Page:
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EP. REVIEW: BLUELOCK


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NeedMoreCats
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Joined: 06 Oct 2018
Posts: 218
Location: Westchester, NY
PostPosted: Mon Oct 17, 2022 12:14 pm Reply with quote
I’m surprisingly into this show. It’s got all of the fun parts of a death-match show without any of the gruesome gory death bits (all the stuff that kept me away from this genre). And it’s got some great face game, too. I’m strapped in, hands inside the car, ready to go on this roller coaster ride!
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meiam



Joined: 23 Jun 2013
Posts: 3328
PostPosted: Mon Oct 17, 2022 1:40 pm Reply with quote
So haven't tried it but sorta watching the reaction. I generally dislike sports series because they tend to say that the character success comes from hard work and team work when in almost all the case the main character only succeed because of incredible talent (they often just started playing the sport the sport and put very low amount of effort into it compare to even most high schooler) and they tend to have the main character be way better than the rest of the team, who are just there to kinda support him. Is it actually going in a different direction or doing the same thing as usual but with different presentation.
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Kelohmello



Joined: 17 Oct 2013
Posts: 13
PostPosted: Mon Oct 17, 2022 8:48 pm Reply with quote
The only thing I knew going into this show was that it was essentially a sports anime with a death game twist, which sounded cool. It's a good looking show with good animation and good direction overall, so so far I'm into it to some extent, but the core theme at least currently seems like it's "Being self-absorbed is Good, actually" and that's kind of turning me off. No idea if it stays that way of course, but I sure hope it doesn't.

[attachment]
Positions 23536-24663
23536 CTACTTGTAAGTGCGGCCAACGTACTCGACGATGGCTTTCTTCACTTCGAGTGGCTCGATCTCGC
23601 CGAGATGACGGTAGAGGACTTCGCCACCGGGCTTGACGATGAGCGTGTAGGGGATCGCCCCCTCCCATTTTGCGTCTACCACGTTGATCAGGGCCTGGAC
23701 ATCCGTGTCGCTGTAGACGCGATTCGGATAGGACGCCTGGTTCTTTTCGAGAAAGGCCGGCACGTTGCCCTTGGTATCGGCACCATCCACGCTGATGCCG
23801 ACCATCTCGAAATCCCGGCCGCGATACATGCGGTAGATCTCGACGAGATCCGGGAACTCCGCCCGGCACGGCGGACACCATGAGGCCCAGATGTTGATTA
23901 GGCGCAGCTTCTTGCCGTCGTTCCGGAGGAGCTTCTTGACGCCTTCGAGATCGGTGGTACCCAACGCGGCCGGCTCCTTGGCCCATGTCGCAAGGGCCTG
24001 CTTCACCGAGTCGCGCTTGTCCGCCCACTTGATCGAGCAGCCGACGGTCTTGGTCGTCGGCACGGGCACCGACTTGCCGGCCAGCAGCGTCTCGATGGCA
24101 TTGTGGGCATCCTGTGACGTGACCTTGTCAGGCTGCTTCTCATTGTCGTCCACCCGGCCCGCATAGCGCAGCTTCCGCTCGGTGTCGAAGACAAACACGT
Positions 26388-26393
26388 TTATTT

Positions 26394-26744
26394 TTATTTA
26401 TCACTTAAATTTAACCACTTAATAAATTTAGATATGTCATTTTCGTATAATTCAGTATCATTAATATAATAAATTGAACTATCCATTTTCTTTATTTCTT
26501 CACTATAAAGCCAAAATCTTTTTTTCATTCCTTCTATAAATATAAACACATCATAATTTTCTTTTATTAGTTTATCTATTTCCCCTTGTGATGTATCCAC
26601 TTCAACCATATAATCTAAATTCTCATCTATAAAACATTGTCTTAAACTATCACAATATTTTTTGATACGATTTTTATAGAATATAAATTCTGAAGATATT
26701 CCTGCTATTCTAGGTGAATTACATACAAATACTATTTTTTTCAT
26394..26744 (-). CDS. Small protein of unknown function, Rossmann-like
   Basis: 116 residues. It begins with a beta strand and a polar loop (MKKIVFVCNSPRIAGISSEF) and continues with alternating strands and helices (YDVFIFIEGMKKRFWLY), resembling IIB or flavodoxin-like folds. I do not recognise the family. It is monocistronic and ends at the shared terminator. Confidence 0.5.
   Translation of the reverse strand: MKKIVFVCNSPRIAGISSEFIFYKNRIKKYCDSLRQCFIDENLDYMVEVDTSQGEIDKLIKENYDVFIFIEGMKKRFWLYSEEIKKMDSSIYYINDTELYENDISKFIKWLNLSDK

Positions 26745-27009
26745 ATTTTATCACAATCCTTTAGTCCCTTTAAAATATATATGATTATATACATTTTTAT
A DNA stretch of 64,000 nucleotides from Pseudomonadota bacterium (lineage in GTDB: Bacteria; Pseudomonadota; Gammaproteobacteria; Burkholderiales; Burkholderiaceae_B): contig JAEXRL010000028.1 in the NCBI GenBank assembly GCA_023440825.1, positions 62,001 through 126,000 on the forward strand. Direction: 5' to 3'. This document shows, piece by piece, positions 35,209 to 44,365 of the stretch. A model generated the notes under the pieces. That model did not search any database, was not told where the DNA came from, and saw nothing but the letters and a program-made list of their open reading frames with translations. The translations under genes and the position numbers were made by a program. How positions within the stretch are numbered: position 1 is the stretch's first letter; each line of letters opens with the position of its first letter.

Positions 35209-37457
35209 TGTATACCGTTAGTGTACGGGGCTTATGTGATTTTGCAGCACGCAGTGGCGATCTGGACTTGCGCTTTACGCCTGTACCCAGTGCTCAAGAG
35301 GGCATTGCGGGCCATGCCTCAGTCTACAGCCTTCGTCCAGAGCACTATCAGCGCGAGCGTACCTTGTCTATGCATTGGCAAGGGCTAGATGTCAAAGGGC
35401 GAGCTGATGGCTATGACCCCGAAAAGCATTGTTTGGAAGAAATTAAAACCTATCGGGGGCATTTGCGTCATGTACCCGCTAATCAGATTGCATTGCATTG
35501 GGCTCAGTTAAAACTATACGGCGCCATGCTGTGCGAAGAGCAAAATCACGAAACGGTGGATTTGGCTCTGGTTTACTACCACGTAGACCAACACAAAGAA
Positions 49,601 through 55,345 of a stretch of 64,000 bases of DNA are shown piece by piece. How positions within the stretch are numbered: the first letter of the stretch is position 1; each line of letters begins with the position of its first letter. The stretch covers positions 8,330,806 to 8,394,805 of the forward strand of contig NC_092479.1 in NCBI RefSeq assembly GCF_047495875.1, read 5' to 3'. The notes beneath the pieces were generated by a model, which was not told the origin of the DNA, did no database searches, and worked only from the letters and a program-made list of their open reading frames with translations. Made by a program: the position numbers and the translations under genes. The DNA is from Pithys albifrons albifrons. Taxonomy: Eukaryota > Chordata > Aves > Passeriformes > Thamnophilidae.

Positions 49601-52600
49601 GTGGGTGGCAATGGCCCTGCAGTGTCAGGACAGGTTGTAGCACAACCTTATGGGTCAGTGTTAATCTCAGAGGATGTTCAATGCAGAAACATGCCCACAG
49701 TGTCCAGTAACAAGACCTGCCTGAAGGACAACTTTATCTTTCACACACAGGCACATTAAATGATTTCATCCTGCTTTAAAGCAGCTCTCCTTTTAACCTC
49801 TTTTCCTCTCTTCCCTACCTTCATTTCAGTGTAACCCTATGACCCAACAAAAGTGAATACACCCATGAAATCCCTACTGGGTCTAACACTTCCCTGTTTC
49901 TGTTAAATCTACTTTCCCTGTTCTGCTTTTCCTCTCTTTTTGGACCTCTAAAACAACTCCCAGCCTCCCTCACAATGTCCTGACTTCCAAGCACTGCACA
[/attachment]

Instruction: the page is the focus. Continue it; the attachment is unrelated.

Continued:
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Jindujun93



Joined: 25 Feb 2019
Posts: 25
PostPosted: Tue Oct 18, 2022 1:55 am Reply with quote
After the first two episodes, I can say this is a hard skip, people who were actually saying this could match up with Ao Ashi or Giant Killing were just straight up delusional. A blogger I follow for his anime reviews once wrote that if Ao Ashi is a football manga for people who love football, then Blue Lock is a football manga for people who hate football, and now I get what he meant by that. Away with this abomination.
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Hal14



Joined: 01 Apr 2018
Posts: 483
Location: Heart of africa
PostPosted: Tue Oct 18, 2022 3:00 am Reply with quote
@jindujun

Nah, blue lock is for football fans who love the sport a little too much.

In most sports series, there are characters who are extremely into the sport to the point of aggression towards even their own teamates. In Bluelock those characters are the majority rather than the minority/outliers. Like a team of Season 1 Kageyama's ( Haikyuu)
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FiendHunter



Joined: 02 Dec 2019
Posts: 135
PostPosted: Tue Oct 18, 2022 9:31 am Reply with quote
Jindujun93 wrote:
Blue Lock is a football manga for people who hate football


May I ask what you mean by that? Is bllk somehow doing a disservice to the sport?
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kgw



Joined: 22 Jul 2004
Posts: 851
Location: Spain, EU
PostPosted: Tue Oct 18, 2022 9:35 am Reply with quote
To me, Blue Lock is written by someone who doesn't understand football. "Why they don't score MORE goals?", "Why do they bother with "defenders" or "goalkeepers"? All I want is MY PLAYER scoring goals!"